- Client: Women’s Association of Ouled Merzoug (Association des Femmes d’Ouled Merzoug (AFOM))
- Design & Build: Participants of Building Beyond Borders postgraduate certificate UHasselt, John Silvertand, Hannah Van Breen, Arnaud Goossens, Auranne Leray, Margot Lambrechts, Eline Hoftiezer, Tinne Beirinckx, Kjell Keymolen, Aurora Fanti, Sofie Van den Velde, Jolien Bosmans, Martina Petrosino, Giulia Ventre, Emily Haest, Miki Z, Biniam Hailu, Alice Chang, Dany Depuydt
- Project Initiators And Academic Tutors: Academic team of the UHasselt postgraduate certificate Building Beyond Borders and BC architects & studies
- Team Of Local Workers: Women of AFOM, Abdelaziz Agoram, Mohamed Oualla, Abdelhadi Arifi, Abdelkbir Sayah, Bouchaib Darai, Hassiz Kassimi, Abde Sadak Agoram, Mehdi El Finti, Allal El Finti, Abdelkarim Kassimi, Abdelwahid El Finti, Rachid Esmali
- City: Idelsane
- Country: Morocco
Text by Hannah Van Breen. In Ouled Merzoug, a small earthen village near the Atlas Mountains of Morocco, a piece of land was offered by the community to the recently founded women’s association AFOM (Association des Femmes d’Ouled Merzoug). Within the postgraduate certificate Building Beyond Borders, organized by UHasselt SEE, the participants designed and built in close collaboration with local women and workers. The end result of this participatory process is a Women's House: a meeting, working and learning place in the centre of the village. A place where women can share their crafts with the community and visitors. In this project, the limits of the sustainable buildings were challenged by maximizing the use of local and regenerative materials and the confrontation between traditional and contemporary building techniques.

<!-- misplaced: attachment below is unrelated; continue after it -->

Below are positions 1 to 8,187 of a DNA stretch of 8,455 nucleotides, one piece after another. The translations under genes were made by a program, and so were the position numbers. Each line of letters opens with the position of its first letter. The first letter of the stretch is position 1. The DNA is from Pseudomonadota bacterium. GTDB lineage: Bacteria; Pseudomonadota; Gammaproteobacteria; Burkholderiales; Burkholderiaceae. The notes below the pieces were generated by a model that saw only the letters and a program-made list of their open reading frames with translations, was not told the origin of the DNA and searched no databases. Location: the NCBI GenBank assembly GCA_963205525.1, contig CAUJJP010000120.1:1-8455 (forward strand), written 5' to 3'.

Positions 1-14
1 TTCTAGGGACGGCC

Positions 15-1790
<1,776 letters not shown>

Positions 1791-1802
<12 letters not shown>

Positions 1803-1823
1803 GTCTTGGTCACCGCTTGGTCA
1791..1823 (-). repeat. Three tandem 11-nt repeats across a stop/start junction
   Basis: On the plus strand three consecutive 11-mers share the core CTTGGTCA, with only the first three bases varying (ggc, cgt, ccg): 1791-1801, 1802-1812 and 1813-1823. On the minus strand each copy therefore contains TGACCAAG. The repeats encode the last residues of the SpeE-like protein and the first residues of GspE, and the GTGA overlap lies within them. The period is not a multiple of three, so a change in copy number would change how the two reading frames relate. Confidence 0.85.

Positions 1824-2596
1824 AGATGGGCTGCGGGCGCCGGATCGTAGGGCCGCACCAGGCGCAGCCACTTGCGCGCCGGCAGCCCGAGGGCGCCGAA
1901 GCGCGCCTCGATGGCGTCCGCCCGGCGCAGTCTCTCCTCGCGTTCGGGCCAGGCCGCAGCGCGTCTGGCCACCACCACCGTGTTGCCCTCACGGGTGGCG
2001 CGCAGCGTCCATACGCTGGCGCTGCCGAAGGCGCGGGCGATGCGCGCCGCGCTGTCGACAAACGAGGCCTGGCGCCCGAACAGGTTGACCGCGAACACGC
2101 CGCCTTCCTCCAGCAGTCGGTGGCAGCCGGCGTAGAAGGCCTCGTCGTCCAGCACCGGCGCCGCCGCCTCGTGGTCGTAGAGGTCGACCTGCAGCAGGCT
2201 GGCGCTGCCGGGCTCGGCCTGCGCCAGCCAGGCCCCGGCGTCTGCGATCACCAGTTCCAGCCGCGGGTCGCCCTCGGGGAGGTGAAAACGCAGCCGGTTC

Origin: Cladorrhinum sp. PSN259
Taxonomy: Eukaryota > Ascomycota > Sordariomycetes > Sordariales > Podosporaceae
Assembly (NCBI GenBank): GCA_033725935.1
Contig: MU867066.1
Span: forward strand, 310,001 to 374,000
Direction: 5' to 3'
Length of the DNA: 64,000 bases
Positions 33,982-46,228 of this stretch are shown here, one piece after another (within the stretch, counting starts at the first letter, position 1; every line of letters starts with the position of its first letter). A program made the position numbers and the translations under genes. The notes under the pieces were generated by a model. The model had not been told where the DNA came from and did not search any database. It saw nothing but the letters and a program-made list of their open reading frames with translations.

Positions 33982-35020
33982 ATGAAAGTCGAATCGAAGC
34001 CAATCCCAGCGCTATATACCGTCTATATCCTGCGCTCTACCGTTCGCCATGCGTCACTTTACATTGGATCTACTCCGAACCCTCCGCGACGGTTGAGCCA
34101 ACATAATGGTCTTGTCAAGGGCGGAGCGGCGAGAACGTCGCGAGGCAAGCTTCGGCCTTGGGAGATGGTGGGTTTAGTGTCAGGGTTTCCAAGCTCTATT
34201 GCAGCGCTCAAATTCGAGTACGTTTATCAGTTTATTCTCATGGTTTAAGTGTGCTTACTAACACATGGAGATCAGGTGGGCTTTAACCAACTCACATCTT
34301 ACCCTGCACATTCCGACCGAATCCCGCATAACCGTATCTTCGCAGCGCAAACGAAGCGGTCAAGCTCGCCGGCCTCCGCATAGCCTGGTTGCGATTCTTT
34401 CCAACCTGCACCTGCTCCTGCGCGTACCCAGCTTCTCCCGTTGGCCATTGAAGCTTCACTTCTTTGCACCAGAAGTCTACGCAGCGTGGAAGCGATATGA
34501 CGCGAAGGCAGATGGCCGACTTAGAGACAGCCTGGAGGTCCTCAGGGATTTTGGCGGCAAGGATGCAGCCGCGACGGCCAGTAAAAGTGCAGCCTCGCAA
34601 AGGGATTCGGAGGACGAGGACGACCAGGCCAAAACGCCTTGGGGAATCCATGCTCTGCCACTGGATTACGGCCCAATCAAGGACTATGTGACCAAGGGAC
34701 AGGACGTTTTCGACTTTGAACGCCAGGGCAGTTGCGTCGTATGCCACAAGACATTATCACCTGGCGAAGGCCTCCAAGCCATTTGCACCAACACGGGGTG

Framework. In September 2018, a team of architects, urban planners, interior architects, and artists were brought together for the first edition of the postgraduate certificate Building Beyond Borders of Hasselt University. With a focus on bioclimatic design and responsible material use, the postgraduate consists of tutoring theoretical background and research, project-based learning, hands-on experiments, and a real-life Design & Build project abroad.
For this edition, the question was raised to build a Women's House in Ouled Merzoug, building further on the already existing relationship between BC architects & studies and the local community. In November 2018, the participants went to Ouled Merzoug for the first time to get to know the village and its inhabitants, measure the site and organize workshops with the women to define the programme in collaboration with Harmonie Begon. After an intense design period in Hasselt, the foundation works started in April 2019. In December 2019 the keys were handed over to the Women's Association.
On the hill, on the crossing of informal paths. The building plot has some particular characteristics. It is located on a slope, in a gully leading the water from the mountains to the agricultural fields of the ‘Palmeraie’ and the river during periods of heavy rain. Locals walk by regularly, as two main shortcuts run over the site. One path connects the main road and centre of the village with a square for religious festivities and the graveyard, the other one passes by a sequence of important public spaces such as the soccer field, the preschool, and the primary school.